What impact has the pandemic had on our youngest learners?
Friday 7 January 2022
This article was first published in Schools Week on Friday 7 January 2022.
NFER’s study of over 10,000 KS1 pupils in the 2020/21 academic year has found that, on average, children were around two to three months behind where they might have been had the pandemic not happened.
The work, carried out for the Education Endowment Foundation (EEF), showed the gap between disadvantaged pupils and their peers had widened from pre-pandemic levels. In addition to this, we noted a concerning increase in the proportion of children unable to gain even a small number of marks across the papers.
Interestingly, we also saw different patterns in children’s performance in maths and reading. For reading, the lower attainers were most impacted by lost time in school. But in mathematics a much wider ability group saw their progress negatively affected.
While the assessment data naturally makes the headlines, the study took a more holistic approach and also considered the issues schools were facing. It’s easy to assume that once children were back in school the problem was solved, but schools were still facing high levels of absence, changes in practices and the need to adapt the curriculum.
Children and teachers had to establish new classroom routines. Teachers paid even more attention to pupils’ wellbeing and worked hard to ensure additional pressure was not placed on parents and children in an attempt to rush pupil recovery. The study also recognises that knowing the size of the gap is only half the story, and provides detailed diagnostic information on the assessments. The aim is to help teachers identify common misconceptions and provide them with ideas to remedy issues.
And although the headline findings are indeed concerning, the study also provides some good news. By tracking children’s performance across the year, we see evidence that recovery is already beginning in mathematics in both year 1 and year 2.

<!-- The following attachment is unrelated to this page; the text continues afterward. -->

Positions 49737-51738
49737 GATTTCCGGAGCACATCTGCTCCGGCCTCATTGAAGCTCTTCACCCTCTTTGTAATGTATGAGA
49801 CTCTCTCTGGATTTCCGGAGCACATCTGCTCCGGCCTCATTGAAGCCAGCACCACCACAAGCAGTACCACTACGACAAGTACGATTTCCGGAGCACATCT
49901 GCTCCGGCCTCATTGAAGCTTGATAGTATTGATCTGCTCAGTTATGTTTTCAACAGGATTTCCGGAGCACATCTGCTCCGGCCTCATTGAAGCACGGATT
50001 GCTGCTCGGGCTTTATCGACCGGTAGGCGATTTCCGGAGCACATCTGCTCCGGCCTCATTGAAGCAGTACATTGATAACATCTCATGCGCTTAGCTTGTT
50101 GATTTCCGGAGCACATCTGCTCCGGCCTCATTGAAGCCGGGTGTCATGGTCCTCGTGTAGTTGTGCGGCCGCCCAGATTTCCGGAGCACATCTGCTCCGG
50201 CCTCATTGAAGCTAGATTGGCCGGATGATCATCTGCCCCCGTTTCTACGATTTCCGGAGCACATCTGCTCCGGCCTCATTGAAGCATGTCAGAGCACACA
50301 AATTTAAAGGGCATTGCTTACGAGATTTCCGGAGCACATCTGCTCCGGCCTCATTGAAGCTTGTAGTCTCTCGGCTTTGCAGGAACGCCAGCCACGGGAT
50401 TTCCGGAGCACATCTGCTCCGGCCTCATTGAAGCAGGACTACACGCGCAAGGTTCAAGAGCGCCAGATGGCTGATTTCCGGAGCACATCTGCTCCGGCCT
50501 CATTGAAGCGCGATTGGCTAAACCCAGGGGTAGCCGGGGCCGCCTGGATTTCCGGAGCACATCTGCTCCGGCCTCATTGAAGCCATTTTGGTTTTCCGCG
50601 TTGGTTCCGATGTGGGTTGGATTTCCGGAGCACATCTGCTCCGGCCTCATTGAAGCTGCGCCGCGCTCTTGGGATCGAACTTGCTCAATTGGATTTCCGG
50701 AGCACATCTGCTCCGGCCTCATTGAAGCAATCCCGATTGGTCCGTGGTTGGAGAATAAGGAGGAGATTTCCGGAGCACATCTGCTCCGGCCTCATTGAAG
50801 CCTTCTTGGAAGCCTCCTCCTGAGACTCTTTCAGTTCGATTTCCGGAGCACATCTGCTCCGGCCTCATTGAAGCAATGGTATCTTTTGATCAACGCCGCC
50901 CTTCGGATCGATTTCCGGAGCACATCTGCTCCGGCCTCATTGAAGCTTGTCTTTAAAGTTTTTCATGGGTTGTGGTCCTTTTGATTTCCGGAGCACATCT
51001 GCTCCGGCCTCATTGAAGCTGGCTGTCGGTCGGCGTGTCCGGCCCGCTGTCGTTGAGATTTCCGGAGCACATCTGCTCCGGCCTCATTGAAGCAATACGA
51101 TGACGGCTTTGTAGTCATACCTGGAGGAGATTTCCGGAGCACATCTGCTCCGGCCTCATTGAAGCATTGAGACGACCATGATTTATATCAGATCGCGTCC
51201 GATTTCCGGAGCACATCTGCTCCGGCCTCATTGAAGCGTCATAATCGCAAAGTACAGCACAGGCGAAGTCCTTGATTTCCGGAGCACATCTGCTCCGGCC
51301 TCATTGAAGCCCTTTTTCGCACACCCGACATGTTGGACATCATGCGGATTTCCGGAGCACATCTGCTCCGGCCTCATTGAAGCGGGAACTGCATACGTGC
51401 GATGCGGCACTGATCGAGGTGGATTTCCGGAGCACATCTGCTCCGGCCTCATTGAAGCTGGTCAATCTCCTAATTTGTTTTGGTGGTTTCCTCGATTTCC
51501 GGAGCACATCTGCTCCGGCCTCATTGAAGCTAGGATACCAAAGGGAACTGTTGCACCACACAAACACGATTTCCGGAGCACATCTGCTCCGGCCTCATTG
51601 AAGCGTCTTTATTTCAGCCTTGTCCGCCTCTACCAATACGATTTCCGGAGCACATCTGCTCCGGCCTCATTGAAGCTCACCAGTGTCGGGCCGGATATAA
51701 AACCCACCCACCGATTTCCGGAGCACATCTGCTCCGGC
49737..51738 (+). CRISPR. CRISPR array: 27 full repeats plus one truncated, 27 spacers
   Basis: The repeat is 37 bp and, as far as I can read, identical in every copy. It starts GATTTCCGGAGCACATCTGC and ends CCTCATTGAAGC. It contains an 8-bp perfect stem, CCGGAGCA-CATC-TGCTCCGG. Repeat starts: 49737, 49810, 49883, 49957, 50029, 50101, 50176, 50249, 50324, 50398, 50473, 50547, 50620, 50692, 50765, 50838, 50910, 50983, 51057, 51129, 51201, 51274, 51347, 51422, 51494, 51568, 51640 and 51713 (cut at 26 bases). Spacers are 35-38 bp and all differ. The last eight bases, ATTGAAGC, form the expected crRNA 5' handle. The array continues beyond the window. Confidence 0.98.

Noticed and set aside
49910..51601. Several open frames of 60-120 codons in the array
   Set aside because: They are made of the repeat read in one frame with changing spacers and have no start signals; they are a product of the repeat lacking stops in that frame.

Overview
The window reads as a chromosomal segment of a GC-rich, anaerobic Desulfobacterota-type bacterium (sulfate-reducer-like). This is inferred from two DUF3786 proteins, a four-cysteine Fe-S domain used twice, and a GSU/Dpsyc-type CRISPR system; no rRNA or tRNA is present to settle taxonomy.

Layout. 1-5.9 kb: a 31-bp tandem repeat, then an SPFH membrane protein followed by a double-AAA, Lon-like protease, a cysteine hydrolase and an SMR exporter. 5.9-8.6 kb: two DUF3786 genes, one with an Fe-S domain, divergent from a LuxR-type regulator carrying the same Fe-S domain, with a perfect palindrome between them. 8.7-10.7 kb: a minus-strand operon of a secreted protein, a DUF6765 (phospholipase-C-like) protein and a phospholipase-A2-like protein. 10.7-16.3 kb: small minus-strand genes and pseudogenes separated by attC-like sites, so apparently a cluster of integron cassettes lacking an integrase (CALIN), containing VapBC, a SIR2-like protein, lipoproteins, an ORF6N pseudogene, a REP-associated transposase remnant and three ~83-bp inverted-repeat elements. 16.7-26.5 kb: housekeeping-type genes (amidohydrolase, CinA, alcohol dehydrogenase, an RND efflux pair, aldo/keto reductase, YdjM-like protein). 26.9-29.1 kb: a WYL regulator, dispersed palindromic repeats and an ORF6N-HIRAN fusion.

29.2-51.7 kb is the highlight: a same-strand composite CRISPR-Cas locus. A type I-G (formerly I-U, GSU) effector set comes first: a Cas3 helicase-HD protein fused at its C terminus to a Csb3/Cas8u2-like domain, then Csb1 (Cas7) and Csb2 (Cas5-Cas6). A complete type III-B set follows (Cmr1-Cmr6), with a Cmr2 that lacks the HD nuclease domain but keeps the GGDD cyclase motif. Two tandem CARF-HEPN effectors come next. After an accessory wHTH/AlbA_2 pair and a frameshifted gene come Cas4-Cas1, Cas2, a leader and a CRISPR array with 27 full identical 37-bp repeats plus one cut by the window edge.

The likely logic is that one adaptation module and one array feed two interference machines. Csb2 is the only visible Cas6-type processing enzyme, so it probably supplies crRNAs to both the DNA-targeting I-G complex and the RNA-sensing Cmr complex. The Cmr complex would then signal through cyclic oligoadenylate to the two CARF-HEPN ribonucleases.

The diagnostics showed some positive outcomes, with children able to perform at least as well as their pre-pandemic peers in certain areas of the curriculum, and actually outperforming them in a small number of areas.
Anecdotally, teachers told us they felt better equipped to cope with the second set of partial closures. The fact that the gap didn’t increase during that time corroborates that, and shows how effectively schools were able to manage remote learning once the tools were in place.
Many headteachers told us parental engagement had improved considerably during both partial closures. This was something they were working hard to maintain moving forward, and could have a profound impact on sustaining the recovery.
And while some teachers did report concerns around pupils’ wellbeing, another positive finding is that children’s social skills do not appear to have been significantly impacted by the school closures.
However, nearly two years on from the start of the pandemic, and with the threat of more school closures in the air, there is very clearly no place for complacency. As well as the differences in recovery between maths and reading, gaps still remain and disadvantaged children are considerably behind at what is an early and foundational stage of their education.
For all the extremely hard work schools have put in to close these gaps while dealing with so many other issues, they have simply managed to prevent them from increasing. They now need increased support and resources to put the trend into reverse.
Even without closures and an all-out return to remote learning, high levels of staff and pupil absence will test the resilience of children, parents, teachers and schools. And that resilience is absolutely key to laying the groundwork for the rest of their educational journey.
It is easy to focus on the milestone years, but the adaptability of these young children should not be assumed. The recovery must be for all if it is to be sustained, and that means ensuring children are ready and able to learn and develop effectively into the future.
And without further support and resources, too much relies on the resilience of an already stretched workforce going into what is likely to be a highly disrupted term.